Peace, peace upon Israel
Let's sing songs of praise
Peace, peace upon Israel

December 14, 2011

Next up ...Taxol

I saw Dr G yesterday and we had a long discussion on what treatment I should take next. We talked about the results of the recent annual San Antonio Breast Cancer Symposium. The most interesting part to me was the research on Afinitor, a drug which is supposed to increase the effectiveness of aromatase inhibitors. I'd really like to try this combo, partly to get off chemo and partly because my very estrogen-sensitive cancer responded well for seven years to these drugs.

Bloomberg BusinessWeek reports:
In a second study, another drug long used in organ transplants but not tried against breast cancer -- everolimus, sold as Afinitor by Novartis AG -- kept cancer in check for a median of 7 months in women whose disease was worsening despite treatment with hormone-blocking drugs. A comparison group that received only hormonal medicine had just a 3-month delay in disease progression.
Afinitor works in a novel way, seems "unusually effective" and sets a new standard of care, said Dr. Peter Ravdin, breast cancer chief at the UT Health Science Center in San Antonio. He has no role in the work or ties to drugmakers. Most patients have tumors like those in this study -- their growth is fueled by estrogen.
So Dr G will start the wheels turning with my insurance company to see if Premera  will approve Afinitor for me. it's extremely expensive -- up to $10,000 a month -- so who knows?

Another finding indicated longer toime until disease progression with two aromatase inhibitors, anastrozole (Arimidex) and fulvestrant (Faslodex). I've taken both of these, but never together. I did try the high-dose Faslodex reported last year, and it was not effective, so we're not sure if this will help me or not.

MedPage Today reports:
"Over the years, our treatment approach for such women with metastatic breast cancer has been sequential use of as many hormone therapies as possible, keeping metastatic disease under control for as long as possible. These findings may allow us to change our approach. In this group of heavily pre-treated patients, all of whom progressed on prior endocrine therapy, the addition of this mTOR inhibitor resulted in significant prolongation of progression-free survival and an improved response rate, with only a modest addition of toxicity," said Hortobagyi.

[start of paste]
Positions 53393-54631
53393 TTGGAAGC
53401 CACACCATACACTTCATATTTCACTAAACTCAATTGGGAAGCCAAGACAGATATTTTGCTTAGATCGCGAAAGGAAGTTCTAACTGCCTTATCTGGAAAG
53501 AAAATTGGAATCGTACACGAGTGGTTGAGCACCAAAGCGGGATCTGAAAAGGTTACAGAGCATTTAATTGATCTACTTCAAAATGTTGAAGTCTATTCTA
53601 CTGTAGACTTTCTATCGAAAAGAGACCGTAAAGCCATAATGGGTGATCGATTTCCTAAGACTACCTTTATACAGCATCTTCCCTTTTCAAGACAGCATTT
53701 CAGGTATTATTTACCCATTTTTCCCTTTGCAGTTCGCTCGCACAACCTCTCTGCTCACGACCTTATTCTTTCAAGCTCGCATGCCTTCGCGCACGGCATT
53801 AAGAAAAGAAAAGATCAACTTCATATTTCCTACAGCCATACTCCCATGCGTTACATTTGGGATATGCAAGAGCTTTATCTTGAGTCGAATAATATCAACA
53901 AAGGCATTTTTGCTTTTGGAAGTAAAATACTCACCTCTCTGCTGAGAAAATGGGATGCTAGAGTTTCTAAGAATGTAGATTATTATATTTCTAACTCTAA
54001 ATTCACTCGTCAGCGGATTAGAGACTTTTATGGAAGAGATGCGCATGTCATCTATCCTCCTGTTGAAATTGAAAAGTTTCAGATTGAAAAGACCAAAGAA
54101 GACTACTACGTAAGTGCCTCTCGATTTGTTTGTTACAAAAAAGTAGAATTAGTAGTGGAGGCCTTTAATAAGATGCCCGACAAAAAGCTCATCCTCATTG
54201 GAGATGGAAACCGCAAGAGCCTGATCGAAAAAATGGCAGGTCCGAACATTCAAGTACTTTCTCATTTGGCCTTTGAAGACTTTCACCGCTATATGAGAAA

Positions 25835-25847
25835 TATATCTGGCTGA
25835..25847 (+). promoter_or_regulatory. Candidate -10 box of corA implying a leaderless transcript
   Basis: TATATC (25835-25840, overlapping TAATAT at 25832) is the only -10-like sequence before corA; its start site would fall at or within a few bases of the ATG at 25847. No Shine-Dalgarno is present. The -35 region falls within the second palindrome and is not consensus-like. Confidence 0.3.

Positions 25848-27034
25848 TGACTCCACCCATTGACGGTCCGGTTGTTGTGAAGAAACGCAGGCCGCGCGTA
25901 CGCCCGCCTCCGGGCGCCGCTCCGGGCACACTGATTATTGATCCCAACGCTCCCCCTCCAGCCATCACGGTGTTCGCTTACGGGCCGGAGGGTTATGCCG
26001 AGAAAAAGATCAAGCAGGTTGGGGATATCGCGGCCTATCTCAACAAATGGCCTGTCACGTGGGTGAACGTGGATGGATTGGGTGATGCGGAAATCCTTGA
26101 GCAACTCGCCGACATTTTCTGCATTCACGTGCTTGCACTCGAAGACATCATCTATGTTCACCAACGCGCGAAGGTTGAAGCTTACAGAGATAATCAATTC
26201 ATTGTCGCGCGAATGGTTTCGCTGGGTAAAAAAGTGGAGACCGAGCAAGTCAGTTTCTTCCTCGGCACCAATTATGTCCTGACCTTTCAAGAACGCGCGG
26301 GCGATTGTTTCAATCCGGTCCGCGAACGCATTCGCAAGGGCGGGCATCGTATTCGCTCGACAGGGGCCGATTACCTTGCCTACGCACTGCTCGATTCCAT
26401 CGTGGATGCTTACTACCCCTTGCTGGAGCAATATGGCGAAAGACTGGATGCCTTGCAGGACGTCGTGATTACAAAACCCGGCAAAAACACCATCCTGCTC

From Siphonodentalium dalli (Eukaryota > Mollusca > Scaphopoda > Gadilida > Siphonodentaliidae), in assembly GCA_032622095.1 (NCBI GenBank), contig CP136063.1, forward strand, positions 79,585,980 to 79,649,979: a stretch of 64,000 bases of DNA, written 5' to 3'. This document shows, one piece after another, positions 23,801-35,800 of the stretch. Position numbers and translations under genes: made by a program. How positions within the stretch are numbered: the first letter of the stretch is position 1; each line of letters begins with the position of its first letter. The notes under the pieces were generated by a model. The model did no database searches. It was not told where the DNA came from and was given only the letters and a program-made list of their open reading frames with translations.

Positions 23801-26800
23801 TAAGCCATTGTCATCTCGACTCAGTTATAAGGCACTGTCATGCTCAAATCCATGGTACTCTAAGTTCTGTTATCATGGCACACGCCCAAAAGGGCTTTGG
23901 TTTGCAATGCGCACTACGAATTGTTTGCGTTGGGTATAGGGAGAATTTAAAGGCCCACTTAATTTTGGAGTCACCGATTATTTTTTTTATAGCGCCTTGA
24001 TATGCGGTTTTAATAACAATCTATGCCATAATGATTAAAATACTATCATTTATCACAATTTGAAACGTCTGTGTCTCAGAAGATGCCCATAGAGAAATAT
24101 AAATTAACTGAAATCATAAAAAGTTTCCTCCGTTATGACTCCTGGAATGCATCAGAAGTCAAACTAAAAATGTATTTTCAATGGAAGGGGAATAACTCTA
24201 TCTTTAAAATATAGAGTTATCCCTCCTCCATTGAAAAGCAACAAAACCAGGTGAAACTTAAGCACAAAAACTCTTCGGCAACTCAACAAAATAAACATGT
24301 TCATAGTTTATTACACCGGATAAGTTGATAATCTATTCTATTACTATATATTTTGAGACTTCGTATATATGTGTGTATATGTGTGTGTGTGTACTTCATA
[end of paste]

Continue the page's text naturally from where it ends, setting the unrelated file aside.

In the end, we decided to go ahead with Taxol, a chemotherapy related to the Abraxane I've been on since last April. It's actually the same drug, delivered in a slightly different manner. You can read more about Taxol here.

I ought to tolerate it as well as the Abraxane. It's given weekly, and at least at first with Benadryl (to prevent an allergic reaction) and with steroids (to ease the reaction). Luckily, Rik is off for school vacation these next two weeks, so he will be able to drive me, etc. since the Benadryl will prevent me from driving myself. Then I see Dr G in the first week of January. If I tolerate the Taxol, I'll continue on it. If not, we will see what we will see. He's got a lot of tricks in his pockets.

December 12, 2011

Finally coming up for air - Dunava concert

Now that ;ast week's craziness is complete, I can finally sit back and relax before leaping into the next thing, whatever it might be.